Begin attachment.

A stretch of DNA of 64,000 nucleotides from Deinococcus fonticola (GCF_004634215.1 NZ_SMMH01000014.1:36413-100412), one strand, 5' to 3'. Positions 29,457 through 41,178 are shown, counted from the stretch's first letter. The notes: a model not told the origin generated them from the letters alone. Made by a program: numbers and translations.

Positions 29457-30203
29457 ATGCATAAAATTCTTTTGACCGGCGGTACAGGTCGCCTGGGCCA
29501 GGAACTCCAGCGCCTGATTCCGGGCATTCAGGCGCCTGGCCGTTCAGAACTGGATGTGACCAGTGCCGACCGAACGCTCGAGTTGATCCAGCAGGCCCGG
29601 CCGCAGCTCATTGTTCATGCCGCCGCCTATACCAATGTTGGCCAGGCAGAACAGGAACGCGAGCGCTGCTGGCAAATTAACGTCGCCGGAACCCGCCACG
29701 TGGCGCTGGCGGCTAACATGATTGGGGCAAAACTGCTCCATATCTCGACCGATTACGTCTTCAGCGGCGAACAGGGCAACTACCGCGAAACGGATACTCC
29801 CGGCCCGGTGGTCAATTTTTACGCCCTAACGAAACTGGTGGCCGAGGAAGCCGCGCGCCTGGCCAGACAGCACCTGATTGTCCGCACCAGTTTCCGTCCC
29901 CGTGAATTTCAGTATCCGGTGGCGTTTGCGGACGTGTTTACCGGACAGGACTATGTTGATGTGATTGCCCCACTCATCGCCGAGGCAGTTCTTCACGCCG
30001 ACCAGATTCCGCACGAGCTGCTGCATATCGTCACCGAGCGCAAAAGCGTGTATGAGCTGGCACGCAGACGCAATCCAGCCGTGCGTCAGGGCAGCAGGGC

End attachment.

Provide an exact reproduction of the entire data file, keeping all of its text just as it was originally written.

A stretch of DNA of 64,000 nucleotides from Deinococcus fonticola (GCF_004634215.1 NZ_SMMH01000014.1:36413-100412), one strand, 5' to 3'. Positions 29,457 through 41,178 are shown, counted from the stretch's first letter. The notes: a model not told the origin generated them from the letters alone. Made by a program: numbers and translations.

Positions 29457-30203
29457 ATGCATAAAATTCTTTTGACCGGCGGTACAGGTCGCCTGGGCCA
29501 GGAACTCCAGCGCCTGATTCCGGGCATTCAGGCGCCTGGCCGTTCAGAACTGGATGTGACCAGTGCCGACCGAACGCTCGAGTTGATCCAGCAGGCCCGG
29601 CCGCAGCTCATTGTTCATGCCGCCGCCTATACCAATGTTGGCCAGGCAGAACAGGAACGCGAGCGCTGCTGGCAAATTAACGTCGCCGGAACCCGCCACG
29701 TGGCGCTGGCGGCTAACATGATTGGGGCAAAACTGCTCCATATCTCGACCGATTACGTCTTCAGCGGCGAACAGGGCAACTACCGCGAAACGGATACTCC
29801 CGGCCCGGTGGTCAATTTTTACGCCCTAACGAAACTGGTGGCCGAGGAAGCCGCGCGCCTGGCCAGACAGCACCTGATTGTCCGCACCAGTTTCCGTCCC
29901 CGTGAATTTCAGTATCCGGTGGCGTTTGCGGACGTGTTTACCGGACAGGACTATGTTGATGTGATTGCCCCACTCATCGCCGAGGCAGTTCTTCACGCCG
30001 ACCAGATTCCGCACGAGCTGCTGCATATCGTCACCGAGCGCAAAAGCGTGTATGAGCTGGCACGCAGACGCAATCCAGCCGTGCGTCAGGGCAGCAGGGC